OMAHA, Neb. (KMTV) — CHI Health CEO Cliff Robertson and CHI Health Pharmacy Division Vice President Mike Tiesi shared the latest Tuesday on when COVID-19 vaccines will be available and how they will be administered.
Millions of Coronavirus vaccines are already being produced, just waiting on authorization from the FDA. Both Pfizer and Moderna are currently waiting for emergency use authorization for their COVID-19 vaccines.
CHI Health Pharmacy Division Vice President Mike Tiesi says chances for approval are good.
"Unlike flu vaccines where we consider pretty good effectiveness between 40 and 60 percent, we're reading this is 95 percent effective," he said.
Once approved, the first round of vaccines will be distributed immediately all across the country. This could be as soon as in a few weeks. Tiesi says Nebraska is expected to get around 15,000 vaccines in the first shipment. The initial round of vaccines will be prioritized and health care workers will be the first in line.
"Other groups that are in that priority will not only be those healthcare workers but long-term care workers, first responders and then those folks who are going to be more vulnerable – people who have underlying health conditions, minorities and so forth," Gov. Ricketts said during a press conference.
The Pfizer vaccine has to be kept at -94 degrees Fahrenheit which is why storage is key. Bryan Health in Lincoln and CHI Health displayed their new vaccine freezers Tuesday and say they're expecting to get even more.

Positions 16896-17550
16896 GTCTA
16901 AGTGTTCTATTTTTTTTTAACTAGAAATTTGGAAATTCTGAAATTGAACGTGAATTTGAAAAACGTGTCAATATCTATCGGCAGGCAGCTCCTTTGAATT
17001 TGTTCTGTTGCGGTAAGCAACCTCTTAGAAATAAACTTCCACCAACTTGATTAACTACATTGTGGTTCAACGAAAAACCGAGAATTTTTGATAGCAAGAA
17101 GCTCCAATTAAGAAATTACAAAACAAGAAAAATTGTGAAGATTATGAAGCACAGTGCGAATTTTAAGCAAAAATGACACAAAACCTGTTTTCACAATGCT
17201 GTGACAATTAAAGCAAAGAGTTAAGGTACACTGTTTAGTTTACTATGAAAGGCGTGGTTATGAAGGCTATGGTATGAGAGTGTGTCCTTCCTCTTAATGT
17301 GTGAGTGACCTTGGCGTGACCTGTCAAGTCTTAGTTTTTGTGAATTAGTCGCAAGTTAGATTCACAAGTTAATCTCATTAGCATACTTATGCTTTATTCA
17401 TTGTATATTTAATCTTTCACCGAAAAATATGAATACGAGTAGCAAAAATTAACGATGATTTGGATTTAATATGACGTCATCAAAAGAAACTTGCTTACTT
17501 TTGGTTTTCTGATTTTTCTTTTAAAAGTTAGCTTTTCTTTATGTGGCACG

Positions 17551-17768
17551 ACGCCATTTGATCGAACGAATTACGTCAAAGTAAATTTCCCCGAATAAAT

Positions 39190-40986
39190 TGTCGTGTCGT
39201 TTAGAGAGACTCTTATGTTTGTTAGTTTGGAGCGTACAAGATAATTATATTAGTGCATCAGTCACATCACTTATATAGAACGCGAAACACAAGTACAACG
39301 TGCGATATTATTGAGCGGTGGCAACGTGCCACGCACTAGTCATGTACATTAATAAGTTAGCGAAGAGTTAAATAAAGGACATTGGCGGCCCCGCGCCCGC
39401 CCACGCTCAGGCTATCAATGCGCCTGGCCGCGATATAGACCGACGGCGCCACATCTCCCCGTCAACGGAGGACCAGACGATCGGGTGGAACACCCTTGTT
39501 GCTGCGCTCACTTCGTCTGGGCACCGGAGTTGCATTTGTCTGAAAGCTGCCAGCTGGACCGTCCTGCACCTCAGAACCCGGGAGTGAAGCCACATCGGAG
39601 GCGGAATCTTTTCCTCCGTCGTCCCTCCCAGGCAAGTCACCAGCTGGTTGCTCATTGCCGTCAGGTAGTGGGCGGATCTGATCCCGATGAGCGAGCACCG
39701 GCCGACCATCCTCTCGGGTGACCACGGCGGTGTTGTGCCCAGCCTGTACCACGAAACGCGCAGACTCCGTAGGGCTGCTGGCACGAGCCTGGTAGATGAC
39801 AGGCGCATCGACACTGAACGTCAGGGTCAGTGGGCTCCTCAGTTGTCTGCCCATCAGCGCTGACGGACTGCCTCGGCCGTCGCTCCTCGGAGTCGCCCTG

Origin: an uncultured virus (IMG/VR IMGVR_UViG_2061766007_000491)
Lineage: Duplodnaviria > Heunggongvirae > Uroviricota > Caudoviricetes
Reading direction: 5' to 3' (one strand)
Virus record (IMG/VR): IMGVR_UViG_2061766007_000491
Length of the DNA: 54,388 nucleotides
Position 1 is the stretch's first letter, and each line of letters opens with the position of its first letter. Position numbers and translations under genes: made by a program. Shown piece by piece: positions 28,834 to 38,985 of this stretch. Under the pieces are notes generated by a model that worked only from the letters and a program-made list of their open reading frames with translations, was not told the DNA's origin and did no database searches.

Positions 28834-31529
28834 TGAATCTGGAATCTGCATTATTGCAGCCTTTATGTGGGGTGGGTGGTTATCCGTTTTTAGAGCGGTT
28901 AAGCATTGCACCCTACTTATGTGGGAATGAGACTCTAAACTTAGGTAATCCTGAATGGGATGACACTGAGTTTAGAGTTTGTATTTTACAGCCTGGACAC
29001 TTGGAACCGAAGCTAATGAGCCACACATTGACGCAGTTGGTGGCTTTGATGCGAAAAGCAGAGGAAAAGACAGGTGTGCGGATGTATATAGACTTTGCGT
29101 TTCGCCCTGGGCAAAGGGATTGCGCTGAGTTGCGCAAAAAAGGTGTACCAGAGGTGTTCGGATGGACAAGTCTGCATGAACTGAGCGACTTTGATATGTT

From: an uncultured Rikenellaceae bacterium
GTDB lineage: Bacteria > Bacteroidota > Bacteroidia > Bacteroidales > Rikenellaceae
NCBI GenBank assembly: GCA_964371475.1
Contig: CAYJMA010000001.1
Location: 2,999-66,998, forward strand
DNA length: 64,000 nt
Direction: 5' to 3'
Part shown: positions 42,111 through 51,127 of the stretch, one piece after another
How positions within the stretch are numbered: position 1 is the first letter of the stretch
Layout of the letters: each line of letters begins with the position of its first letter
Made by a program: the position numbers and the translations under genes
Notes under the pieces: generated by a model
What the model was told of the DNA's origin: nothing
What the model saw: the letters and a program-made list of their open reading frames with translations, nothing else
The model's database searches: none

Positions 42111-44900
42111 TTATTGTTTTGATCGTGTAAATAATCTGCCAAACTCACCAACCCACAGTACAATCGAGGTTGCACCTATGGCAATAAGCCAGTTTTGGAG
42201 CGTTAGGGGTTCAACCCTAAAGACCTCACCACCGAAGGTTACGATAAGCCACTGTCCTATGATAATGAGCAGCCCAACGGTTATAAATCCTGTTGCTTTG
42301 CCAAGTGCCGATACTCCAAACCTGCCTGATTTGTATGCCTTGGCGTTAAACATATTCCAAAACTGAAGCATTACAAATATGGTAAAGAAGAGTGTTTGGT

"Today we can handle 432,000 doses of this vaccine," Tiesi said.
The timeline for the general public to get the vaccine is expected to be around late spring or early summer - at no cost. The country's leading infectious disease expert Dr. Anthony Fauci told Facebook CEO Mark Zuckerberg Monday he just hopes people get it.
"The challenge is going to be to convince people to get vaccinated," Dr. Fauci said.
Some people may experience side effects after getting the vaccine - which does require a second dose about 25 days after the first dose.
"A certain percentage of the patients enrolled in the trial that received the active vaccine did have side effects. Things like muscle aches, pains, headaches, fevers, feeling flu-like for a day, a day and a half or so," CHI Health CEO Dr. Cliff Robertson said.
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